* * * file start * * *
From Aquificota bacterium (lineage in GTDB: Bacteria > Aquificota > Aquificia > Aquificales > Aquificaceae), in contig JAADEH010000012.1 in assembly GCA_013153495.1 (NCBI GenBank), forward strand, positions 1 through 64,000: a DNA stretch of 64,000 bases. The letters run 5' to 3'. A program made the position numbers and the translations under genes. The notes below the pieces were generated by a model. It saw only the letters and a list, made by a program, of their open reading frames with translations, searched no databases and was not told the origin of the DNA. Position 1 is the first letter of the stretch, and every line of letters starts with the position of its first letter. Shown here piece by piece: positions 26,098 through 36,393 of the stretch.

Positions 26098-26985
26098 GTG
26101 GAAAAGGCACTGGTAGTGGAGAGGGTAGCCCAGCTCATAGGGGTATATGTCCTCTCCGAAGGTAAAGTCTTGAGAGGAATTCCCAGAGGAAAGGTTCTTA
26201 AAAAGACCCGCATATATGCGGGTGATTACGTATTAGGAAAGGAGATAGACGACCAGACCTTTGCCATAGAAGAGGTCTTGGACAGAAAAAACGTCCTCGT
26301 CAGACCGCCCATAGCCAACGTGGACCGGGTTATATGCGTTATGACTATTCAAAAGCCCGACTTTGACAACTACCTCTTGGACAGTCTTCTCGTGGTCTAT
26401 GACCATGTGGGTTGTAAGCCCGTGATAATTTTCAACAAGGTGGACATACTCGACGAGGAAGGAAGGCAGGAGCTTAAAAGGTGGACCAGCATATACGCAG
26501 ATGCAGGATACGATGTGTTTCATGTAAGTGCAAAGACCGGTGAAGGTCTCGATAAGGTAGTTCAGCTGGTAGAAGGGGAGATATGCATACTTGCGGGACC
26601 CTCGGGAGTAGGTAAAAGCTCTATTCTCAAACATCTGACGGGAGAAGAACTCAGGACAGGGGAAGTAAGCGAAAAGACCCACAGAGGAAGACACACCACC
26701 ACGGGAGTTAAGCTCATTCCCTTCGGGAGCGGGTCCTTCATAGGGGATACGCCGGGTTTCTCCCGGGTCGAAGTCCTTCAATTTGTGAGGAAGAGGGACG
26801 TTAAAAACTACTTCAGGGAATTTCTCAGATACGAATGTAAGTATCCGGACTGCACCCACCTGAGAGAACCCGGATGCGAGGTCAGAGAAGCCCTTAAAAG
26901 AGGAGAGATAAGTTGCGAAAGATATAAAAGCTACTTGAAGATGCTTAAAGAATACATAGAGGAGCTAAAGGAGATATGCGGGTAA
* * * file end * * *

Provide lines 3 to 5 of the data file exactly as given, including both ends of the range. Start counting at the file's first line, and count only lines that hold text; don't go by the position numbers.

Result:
26098 GTG
26101 GAAAAGGCACTGGTAGTGGAGAGGGTAGCCCAGCTCATAGGGGTATATGTCCTCTCCGAAGGTAAAGTCTTGAGAGGAATTCCCAGAGGAAAGGTTCTTA
26201 AAAAGACCCGCATATATGCGGGTGATTACGTATTAGGAAAGGAGATAGACGACCAGACCTTTGCCATAGAAGAGGTCTTGGACAGAAAAAACGTCCTCGT